Last month, we published a blog post on how our efforts to virtually organize students were recruiting more student activists into the public interest movement. As we wrap up the spring semester on the east coast, I’m happy to share that this enthusiasm for action hasn’t waned. PIRG students across the country organized more than 50 local actions and events with more than 800 attendees for the 50th anniversary of Earth Day.
Check out our Earth Day highlights reel featuring the young leaders who are leading efforts across the country to protect our environment, and read the highlights below, recapping this year’s successful Earth Week.
MASSPIRG at UMass Amherst teamed up with Environment Massachusetts and Climate Action Now for a virtual town hall to celebrate their work on 100% renewable energy, and discuss the next steps for their campaign. At least 139 people attended the event and it was covered by The Greenfield Recorder, Amherst Wire, and WGBH radio.
OSPIRG Students held a virtual Earth Day rally, bringing together more than 60 students, community members, faculty, activists, musicians, and poets. The event called for action on climate change, drilling in the Arctic, and more.
Florida PIRG at Eckerd College held nine events during Earth Week, including a “How to Compost at Home” event, a panel discussion with Oceana on careers in environmental activism, and an action to stop oil drilling in the Arctic Refuge. Eckerd students also wrote emails to their representatives about the EPA’s rollback of environmental protections (it was many students’ first political action!) after a briefing by Dr. Joanna Huxter, an expert in environmental communication.
MaryPIRG students Emma Krueger and Reese Barrett lead a breakout group on renewable energy at the University of Maryland’s campus-wide Earth Day event. The event had 200 total attendees and featured author and environmental activist Bill McKibben as the keynote speaker, along with Maryland House Delegate Vaughn Stewart and other campus environmental leaders.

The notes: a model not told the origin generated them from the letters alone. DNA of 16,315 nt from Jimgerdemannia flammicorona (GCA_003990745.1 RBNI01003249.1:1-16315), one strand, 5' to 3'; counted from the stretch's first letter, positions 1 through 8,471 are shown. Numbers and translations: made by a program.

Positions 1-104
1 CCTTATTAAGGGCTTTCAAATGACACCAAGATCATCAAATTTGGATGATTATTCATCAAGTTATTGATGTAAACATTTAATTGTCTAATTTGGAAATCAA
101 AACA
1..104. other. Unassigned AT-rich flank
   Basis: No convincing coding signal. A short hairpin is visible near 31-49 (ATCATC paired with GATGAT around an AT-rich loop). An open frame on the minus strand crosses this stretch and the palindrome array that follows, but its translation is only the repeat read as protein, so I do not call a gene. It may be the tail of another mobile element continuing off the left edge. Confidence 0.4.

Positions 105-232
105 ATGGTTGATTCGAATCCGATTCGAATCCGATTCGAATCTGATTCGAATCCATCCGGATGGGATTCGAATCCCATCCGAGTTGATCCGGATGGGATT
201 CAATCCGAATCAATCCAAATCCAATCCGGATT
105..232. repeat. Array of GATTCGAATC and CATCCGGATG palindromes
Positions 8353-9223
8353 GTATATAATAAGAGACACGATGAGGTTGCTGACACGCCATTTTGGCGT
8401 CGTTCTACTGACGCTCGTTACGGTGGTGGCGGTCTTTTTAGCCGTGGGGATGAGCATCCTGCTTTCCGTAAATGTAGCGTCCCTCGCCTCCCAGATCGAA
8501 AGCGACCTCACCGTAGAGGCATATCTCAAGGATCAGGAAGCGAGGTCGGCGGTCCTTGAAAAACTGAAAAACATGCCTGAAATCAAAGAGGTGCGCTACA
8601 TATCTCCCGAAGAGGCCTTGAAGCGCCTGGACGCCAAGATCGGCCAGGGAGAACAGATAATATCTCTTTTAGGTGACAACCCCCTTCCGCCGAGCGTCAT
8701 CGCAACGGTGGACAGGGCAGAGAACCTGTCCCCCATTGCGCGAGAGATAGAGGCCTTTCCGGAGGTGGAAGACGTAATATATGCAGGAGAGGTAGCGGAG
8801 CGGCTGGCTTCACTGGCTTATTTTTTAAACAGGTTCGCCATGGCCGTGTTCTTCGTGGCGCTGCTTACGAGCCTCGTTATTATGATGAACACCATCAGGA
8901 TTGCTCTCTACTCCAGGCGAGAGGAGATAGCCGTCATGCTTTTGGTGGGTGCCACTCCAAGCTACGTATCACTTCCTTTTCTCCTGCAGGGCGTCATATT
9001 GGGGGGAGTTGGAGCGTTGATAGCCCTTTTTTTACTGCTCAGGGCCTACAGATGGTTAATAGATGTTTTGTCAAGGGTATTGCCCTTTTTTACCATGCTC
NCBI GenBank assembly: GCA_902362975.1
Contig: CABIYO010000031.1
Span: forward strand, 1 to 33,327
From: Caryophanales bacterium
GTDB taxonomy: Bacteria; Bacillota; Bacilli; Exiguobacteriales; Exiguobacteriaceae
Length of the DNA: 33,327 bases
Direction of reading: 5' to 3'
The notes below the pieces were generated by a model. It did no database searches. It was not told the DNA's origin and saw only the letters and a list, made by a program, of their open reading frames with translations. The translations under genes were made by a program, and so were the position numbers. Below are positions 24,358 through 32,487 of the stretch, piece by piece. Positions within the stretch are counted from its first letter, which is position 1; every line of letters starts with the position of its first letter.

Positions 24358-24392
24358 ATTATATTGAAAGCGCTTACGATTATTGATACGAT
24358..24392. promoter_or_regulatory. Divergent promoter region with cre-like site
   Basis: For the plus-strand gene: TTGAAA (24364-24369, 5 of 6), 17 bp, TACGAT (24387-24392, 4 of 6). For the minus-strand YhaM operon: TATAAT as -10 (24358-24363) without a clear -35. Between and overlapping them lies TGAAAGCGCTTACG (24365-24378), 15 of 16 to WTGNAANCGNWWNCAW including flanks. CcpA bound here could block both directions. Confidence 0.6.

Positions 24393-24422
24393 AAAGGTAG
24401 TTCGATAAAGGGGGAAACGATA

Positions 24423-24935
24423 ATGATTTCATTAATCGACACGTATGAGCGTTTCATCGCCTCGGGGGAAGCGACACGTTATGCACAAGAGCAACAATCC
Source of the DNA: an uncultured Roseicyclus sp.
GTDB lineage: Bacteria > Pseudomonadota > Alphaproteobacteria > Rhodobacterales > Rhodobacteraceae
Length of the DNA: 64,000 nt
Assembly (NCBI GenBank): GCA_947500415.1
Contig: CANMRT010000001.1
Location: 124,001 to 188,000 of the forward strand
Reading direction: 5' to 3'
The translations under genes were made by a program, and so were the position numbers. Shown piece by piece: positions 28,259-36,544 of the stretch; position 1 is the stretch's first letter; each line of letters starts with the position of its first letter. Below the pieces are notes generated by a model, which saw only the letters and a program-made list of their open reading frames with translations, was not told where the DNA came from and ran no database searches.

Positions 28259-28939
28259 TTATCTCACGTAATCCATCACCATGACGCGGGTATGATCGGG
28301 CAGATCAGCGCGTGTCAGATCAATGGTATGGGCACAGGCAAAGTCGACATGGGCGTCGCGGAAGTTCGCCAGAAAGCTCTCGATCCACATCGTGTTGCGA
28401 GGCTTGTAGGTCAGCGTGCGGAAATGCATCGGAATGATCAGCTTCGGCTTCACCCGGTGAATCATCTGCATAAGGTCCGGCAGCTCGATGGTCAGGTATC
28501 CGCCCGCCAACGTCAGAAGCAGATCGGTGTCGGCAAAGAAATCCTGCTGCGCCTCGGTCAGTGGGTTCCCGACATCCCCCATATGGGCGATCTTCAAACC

50 years of environmental progress
For decades, students have been at the forefront of the environmental movement, pushing their leaders to stand up for the Earth. That legacy continues to fuel our mission today as we push campuses and states to go 100% renewable, ban single-use plastics, and act on climate. Check out our Twitter thread here to see our 50 favorite environmental victories that PIRG has contributed to over the last 50 years.
|About The Student PIRGs|
|Students have the right and the responsibility to shape the future we will inherit. Our program spans over 100 campuses in 11 states, of which 35 campuses have self-funding programs, that provide the training, professional support and resources students need to tackle climate change, protect public health, revitalize our democracy, feed the hungry and more. Students have been at the forefront of social change throughout history, from civil rights, to voting rights to protecting the environment. For over 40 years we’ve helped our campus communities get organized, mobilized and energized so they can continue to be on the cutting edge of positive change. Every year, over 4,000 students gain hands-on experience in organizing and activism by volunteering with us to generate 150,000 grassroots actions.|
We know we are entering uncharted waters as our communities transition to remote classes and take measures to mitigate the spread of COVID-19. But we also know our generation has the energy and innovation to keep up the work for a better world. We may be inside, but we’re #InsideTogether. Learn more about our work to ensure that our government has a coordinated, strategic response to safeguard the public’s health, protect consumers from emerging dangers and ensure people can still participate fully in our democracy.